This decided upswing has clearly been good news for mainland China, which – unsurprisingly – holds the dominant position in the Polish toy market. While other Southeast Asian territories – including Hong Kong and Taiwan – also occupy significant niches in the market, the combined value of their total imports is only around a hundredth of that of mainland manufacturers. According to Marek Jankowski, the editor of Branza Dziecieca, Poland's leading toys and baby products trade title, one of the key reasons behind China's preeminence has been its willingness to comply with the recent changes in EU regulations with regard to toy manufacturing, legislation that has had a huge impact on such imports all across Europe.
Overall, the leading brands in Polish toys are all global players, including Hasbro, Lego, Simba and Zapf Creation. Among the distributors and importers heading up the sector are Inter Kobo, Cobi, Impuls, Lukas, Axiom, Lechris, Kathay-Haster, and Marko.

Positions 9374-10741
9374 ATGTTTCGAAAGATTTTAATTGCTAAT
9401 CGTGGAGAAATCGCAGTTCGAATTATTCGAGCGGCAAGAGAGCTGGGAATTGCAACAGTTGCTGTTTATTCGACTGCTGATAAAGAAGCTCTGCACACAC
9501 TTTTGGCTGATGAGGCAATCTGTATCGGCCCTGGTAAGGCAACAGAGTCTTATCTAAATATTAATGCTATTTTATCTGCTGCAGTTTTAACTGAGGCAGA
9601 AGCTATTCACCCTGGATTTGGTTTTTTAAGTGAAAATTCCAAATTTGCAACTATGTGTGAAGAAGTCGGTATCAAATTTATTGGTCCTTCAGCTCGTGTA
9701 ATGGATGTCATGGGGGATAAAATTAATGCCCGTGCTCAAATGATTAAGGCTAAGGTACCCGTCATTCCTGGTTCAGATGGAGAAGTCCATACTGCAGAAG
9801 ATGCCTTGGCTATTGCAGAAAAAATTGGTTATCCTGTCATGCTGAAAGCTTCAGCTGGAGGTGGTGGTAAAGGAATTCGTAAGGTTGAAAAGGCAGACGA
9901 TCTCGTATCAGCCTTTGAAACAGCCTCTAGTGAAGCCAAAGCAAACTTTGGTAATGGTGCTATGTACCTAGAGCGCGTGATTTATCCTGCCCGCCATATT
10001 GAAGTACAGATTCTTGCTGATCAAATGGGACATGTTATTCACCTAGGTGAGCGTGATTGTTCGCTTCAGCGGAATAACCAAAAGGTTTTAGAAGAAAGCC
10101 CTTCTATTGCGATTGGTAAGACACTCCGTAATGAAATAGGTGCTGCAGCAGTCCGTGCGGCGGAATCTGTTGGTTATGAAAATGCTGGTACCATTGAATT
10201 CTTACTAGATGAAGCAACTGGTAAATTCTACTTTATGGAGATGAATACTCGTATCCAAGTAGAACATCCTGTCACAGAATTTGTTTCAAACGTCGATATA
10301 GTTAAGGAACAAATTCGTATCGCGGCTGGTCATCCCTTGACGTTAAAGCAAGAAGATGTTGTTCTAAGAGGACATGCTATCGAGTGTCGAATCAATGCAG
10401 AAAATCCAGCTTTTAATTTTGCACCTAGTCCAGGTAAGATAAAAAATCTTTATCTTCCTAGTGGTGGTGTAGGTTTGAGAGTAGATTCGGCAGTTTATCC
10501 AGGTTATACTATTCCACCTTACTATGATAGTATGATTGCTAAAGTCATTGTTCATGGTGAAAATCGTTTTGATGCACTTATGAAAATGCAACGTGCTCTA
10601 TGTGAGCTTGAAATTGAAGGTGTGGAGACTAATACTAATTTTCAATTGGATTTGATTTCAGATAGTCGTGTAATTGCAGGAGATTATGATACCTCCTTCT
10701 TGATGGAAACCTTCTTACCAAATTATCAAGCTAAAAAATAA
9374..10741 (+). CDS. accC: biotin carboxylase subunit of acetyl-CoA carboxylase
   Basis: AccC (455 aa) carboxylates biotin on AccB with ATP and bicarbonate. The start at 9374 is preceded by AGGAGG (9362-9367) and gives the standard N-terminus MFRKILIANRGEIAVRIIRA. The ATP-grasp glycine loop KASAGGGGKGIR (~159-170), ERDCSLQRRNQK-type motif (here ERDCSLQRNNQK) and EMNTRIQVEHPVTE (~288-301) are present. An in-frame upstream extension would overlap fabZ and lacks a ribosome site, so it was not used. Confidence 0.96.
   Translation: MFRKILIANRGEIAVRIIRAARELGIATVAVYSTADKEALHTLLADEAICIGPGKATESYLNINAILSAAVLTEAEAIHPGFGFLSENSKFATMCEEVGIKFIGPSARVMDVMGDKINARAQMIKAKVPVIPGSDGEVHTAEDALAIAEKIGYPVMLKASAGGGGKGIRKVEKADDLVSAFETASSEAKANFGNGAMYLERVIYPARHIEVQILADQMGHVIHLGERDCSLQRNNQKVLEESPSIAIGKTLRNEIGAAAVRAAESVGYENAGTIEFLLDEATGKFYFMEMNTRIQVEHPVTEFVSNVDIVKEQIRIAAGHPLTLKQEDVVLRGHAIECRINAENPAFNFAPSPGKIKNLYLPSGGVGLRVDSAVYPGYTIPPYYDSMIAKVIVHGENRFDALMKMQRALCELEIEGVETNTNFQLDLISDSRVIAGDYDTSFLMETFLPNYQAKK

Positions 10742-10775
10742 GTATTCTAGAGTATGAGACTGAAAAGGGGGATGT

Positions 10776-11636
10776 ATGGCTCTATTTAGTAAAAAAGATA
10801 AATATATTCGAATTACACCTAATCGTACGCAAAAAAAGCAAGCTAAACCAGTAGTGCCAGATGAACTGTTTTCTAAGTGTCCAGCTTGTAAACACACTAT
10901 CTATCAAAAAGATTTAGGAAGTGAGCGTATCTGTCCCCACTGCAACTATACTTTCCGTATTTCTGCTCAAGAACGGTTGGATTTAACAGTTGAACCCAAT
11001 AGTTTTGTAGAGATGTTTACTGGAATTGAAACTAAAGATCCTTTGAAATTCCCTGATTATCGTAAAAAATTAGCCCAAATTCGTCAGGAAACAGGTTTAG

Aside from these traditional distribution channels, internet retailing is also beginning to make a belated impact in the sector. This is being driven by an ever wider range of toys and games being available via online stores, highly competitive pricing and a growing consumer confidence in e-commerce transactions.
The owners of two of Poland's leading baby products and toys retailers, Ryszard Ginalski of Rampers and Grzegorz Szymczak of Colletto, are both thought to be looking at developing their stores' online presence. Their move is thought have been inspired by the demand for toys, strollers and high chairs currently being manifested on allegro.com, Poland's own take on e-Bay.